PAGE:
Gordon Campbell | Parliament TV | Parliament Today | News Video | Crime | Employers | Housing | Immigration | Legal | Local Govt. | Maori | Welfare | Unions | Youth | Search


High rate of driveway deaths avoidable

High rate of driveway deaths avoidable

Children being run over in driveways brings tragedy to New Zealand families at a higher rate than any other western nation.

This is one of the findings of a study by University of Waikato public policy honours student Brendan The research project, funded by the Child Injury Prevention Foundation of New Zealand, was supervised by the University’s Senior Lecturer in Policy Dr Maxine Campbell.

The research evaluates town planning policies affecting the renovation and/or erection of domestic residences with a view to determining whether they are consistent with existing knowledge and best practice initiatives designed to minimise accidental injuries to children on driveways, or whether other factors take precedence over child safety considerations.

“I’ve been very surprised at how little legislation there is around driveway safety,” says Brendan.

“The priorities of the Resource Management Act are on environmental sustainability and in recognising heritage and cultural areas. The District Plan is designed to comply with the RMA, but neither really prioritise child safety.”

He says houses need to be built with garages at the front of the property, and that long driveways should be avoided.

“We may need to rethink how we live. With more townhouses being built with less outdoor recreational space, where do children end up playing? On driveways. This is something we’ve identified as being a real problem.

"We believe that harm-prevention strategies should focus on making existing areas safer given the realities of intensification and that city councils inherit (problematic) built environment legacies, such as the quarter-acre paradise."

The project reviewed existing child safety literature in regard to driveway run overs, along with local and central government policies and publications.

The research found that children under five are over-represented in fatalities and injuries on driveways relative to comparable nations such as Australia, Canada and the United Kingdom. On average there are two incidents per month in New Zealand.

The literature indicates that the built environment has a significant impact on child safety. Reducing the length of driveways, preventing the driveway from being on the property boundary, introducing some form of separation between the driveway and dwelling/outdoor areas, having dedicated play areas for children, and decreasing the number of driveways that are shared between different properties will decrease the incidence of child driveway runovers.

Dr Campbell says there is plenty of child safety best practice advice put forward in academic “The message is very consistent and there is a clear message about what is wrong. It shows there is plenty of room for improvement.”

Among its recommendations, the study endorses the continuation and extension of the practice of reduced speed limits and traffic calming measures in residential streets, and the inclusion of child safety as a high level objective in policy design.


© Scoop Media

Parliament Headlines | Politics Headlines | Regional Headlines


Minister of Finance: Plan Shows $100 Billion Infrastructure Projects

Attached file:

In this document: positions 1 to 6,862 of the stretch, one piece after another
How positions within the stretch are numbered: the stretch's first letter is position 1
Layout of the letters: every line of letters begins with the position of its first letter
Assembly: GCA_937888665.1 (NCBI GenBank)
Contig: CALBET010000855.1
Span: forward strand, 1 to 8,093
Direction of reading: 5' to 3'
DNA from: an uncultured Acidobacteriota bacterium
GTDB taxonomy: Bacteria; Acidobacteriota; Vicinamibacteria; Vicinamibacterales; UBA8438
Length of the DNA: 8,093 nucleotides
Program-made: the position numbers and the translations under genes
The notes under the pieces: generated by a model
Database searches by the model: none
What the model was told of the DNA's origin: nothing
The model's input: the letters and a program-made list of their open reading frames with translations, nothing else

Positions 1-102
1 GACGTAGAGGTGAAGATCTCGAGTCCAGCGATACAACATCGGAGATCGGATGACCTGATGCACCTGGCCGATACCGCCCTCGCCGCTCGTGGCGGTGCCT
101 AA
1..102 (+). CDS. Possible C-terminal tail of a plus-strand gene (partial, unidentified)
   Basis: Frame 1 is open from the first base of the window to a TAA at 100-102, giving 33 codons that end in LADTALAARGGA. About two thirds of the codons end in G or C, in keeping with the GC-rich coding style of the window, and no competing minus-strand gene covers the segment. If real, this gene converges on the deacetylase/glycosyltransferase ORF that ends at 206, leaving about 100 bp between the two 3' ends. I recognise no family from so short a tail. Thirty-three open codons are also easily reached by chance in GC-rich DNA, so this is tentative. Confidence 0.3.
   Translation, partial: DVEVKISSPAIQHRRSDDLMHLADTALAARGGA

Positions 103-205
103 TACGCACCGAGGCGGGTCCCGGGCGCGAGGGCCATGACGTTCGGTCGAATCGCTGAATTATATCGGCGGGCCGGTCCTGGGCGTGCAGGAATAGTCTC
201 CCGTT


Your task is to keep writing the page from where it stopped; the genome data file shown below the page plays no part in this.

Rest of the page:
Finance Minister Bill English has today launched the Government’s Ten Year Capital Intentions Plan (CIP) which shows a pipeline of $100.9 billion worth of infrastructure projects over the next decade. More>>


Werewolf: Safe Landings Gordon Campbell on the safety challenge to the Wellington runway extension.

The safety-related legal challenge revolves around the size of the 90 metre long Runway End Safety Area (RESA) being proposed for the runway extension. More>>


Environment Commissioner: We Need To Work Together On Climate Change And Farming

“The debate around agricultural emissions and the ETS has been polarised for too long,” said the Commissioner. “But the ETS is not the only way forward – there are other things that can be done.” More>>


NZ Super Fund: Seeking To Put A Market Price On Climate Change

Oct. 19 (BusinessDesk) - The New Zealand Superannuation Fund says it will devise a set of rules to assess investment winners and losers under climate change, a strategy that could rule out fossil fuels or producers such as current portfolio member Exxon ... More>>


Rejuvenation: Parata Will Not Contest 2017 Election

Education Minister and National List MP Hekia Parata has today announced that she will not be contesting the next election. She advised the Prime Minister of her decision earlier this year. More>>

Prisons Grow: Government Approves Plans For Increased Prison Capacity

Despite significant progress in reducing crime the number of prisoners has increased faster than projected. This is because the proportion of offenders charged with serious crimes has risen, meaning more people are being remanded in custody and serving more of their sentences in prison. More>>


Gordon Campbell: On Plastic Bag Activism, And Street Harassment

Amusing to see the Act Party experiencing another outbreak of young fogey-ism. What has aroused the ire of Act Leader David Seymour this time is the introduction of a Greens private members bill to the ballot process, calling for a 15 cents levy on plastic bags to reduce pollution. More>>


Unclear Weapons: US Navy Ship Cleared To Visit NZ For Navy's 75th

United States Navy ship, the USS Sampson, has been given clearance to visit New Zealand next month by Prime Minister John Key... “The process for considering the visit by the USS Sampson is the same as that used for all ships attending the International Naval Review." More>>


Get More From Scoop



Search Scoop  
Powered by Vodafone
NZ independent news